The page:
In an increasingly interconnected world where cyber threats are growing in frequency and sophistication, governments and organisations are recognising the critical importance of securing their digital infrastructure and sensitive data.
It is for these reasons that the NCSC has developed the Cyber Assessment Framework (CAF) collection which is intended for use by any organisation that is responsible for the services and activities that are of vital importance to us all.
As stated in the National Cyber Strategy, the CAF has been introduced as part of a programme aimed at improving the governments cyber security. Outside of the government, the organisations likely to find the CAF collection useful fall into three broad categories:
- Organisations within the UK Critical National Infrastructure (CNI),
- Organisations subject to Network and Information Systems (NIS) Regulations,
- Organisations managing cyber-related risks to public safety such as Control of Major Accident Hazards (COMAH).
Not all organisations need to fit into the above brackets to align to the CAF, however the framework was created to align with these organisation types.
Though the CAF Framework was created to align with the missions of these described, many other organisations may benefit from adhering to the cyber assessment framework.
What is the Cyber Assessment Framework?
The Cyber Assessment Framework, commonly referred to as CAF, is a comprehensive set of guidelines, practices, and tools designed to evaluate and enhance the cybersecurity capabilities of government organisations.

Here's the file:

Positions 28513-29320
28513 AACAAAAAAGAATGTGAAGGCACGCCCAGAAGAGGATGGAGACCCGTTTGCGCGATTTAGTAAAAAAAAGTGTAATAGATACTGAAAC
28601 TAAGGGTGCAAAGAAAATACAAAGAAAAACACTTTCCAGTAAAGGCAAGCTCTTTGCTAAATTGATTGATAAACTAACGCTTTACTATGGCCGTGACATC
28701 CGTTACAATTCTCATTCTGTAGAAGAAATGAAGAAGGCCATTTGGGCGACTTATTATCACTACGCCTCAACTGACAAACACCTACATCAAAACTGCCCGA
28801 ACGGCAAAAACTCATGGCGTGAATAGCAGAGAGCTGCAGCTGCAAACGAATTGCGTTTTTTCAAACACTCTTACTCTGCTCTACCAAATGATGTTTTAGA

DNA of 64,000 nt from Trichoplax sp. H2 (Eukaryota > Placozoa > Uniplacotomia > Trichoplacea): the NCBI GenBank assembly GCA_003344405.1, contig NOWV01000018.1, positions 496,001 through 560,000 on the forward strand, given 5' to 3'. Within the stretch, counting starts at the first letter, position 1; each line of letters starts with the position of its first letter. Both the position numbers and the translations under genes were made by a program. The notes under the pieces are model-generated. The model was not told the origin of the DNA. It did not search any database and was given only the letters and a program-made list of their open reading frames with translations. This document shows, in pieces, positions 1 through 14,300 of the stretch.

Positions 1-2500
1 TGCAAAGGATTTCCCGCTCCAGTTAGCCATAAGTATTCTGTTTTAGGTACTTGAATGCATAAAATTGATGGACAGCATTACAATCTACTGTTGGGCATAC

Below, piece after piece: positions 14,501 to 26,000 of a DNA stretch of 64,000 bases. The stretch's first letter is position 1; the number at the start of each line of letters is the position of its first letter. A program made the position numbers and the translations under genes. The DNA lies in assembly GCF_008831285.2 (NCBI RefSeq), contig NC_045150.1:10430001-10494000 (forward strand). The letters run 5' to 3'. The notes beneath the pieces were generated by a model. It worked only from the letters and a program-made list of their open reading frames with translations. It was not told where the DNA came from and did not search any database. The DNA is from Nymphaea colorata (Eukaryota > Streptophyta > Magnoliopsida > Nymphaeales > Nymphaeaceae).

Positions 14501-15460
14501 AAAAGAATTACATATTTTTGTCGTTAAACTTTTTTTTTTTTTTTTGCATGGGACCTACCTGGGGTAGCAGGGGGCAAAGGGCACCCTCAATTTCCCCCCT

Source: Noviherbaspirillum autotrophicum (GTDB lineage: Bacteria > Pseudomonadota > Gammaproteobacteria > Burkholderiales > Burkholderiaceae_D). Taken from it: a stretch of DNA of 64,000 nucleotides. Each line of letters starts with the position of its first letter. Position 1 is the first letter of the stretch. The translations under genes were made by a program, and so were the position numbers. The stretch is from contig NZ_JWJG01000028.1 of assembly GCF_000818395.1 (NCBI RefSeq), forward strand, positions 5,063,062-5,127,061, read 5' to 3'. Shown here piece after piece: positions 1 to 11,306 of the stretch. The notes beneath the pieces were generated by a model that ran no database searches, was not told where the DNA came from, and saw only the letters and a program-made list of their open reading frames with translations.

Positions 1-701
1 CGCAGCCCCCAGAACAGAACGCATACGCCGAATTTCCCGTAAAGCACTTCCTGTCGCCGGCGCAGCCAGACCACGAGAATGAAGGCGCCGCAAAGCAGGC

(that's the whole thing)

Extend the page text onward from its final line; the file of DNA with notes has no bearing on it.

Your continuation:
It provides a structured approach for assessing an organisation’s cybersecurity posture, identifying vulnerabilities, and implementing appropriate mitigation measures.
The CAF collection consists of a set of 14 cyber security & resilience principles, together with guidance on using and applying the principles and the CAF itself. It aims to help organisations achieves and demonstrate an appropriate level of cyber resilience in relation to certain specified essential functions performed by that organisation.
Specified Essential Functions
Used to distinguish the CAF collection from a set of generic good cyber security practices.
Users of the CAF will typically be responsible for the correct operation of one or more important organisational functions, the compromise or failure of which would lead to unacceptable consequences.
The specified essential functions drive consideration for in scope network and information systems. In recognition of this, the CAF collection has been designed to be equally applicable to both Information Technology (IT) and Operational Technology (OT).
This is in contrast to general good cyber security practices, which are usually assumed to be applicable across the entirety of an organisation’s IT estate and are not usually designed to encompass OT.
Referring to an organisation’s ability to maintain the correct operation of its essential functions even in the presence of adverse cyber events.
This term emphasise that the CAF collection is intended for use where there are some pre-determined unacceptable consequences. The purpose of following CAF requirements is to manage the risk of those unacceptable consequences as a result of a cyber-attack.
Achieve and Demonstrate
The CAF collection provides a framework specifically designed to be used by external entities to generate such understanding. Written in terms of outcomes to be achieved rather than a compliance checklist.
There will often be a number of different ways of achieving the specified CAF outcomes, which could cause uncertainty regarding the extent to which an organisation has successfully put in place an appropriate level of cyber resilience. However, the inclusion of Indicators of Good Practice in the CAF provides a guide to the kind of measures that would normally be present in an organisation that was achieving CAF outcomes.
The Outcome-based Approach
While recognising the risk of over-simplifying a complex subject, there are two basic approaches available when aiming to drive change towards a recognised desirable end-state.
The First Approach